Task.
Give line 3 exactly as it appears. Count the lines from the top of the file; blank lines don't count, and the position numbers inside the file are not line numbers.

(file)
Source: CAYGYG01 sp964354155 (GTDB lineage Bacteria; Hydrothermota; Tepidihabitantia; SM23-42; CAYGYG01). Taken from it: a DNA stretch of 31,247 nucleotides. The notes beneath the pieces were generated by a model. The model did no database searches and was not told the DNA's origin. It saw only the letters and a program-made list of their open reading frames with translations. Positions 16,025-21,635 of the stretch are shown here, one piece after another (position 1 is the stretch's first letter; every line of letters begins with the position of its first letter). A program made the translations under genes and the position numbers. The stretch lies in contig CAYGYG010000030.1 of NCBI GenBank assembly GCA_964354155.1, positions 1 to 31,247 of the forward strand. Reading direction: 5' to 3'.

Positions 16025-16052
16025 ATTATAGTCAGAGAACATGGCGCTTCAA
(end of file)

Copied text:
16025 ATTATAGTCAGAGAACATGGCGCTTCAA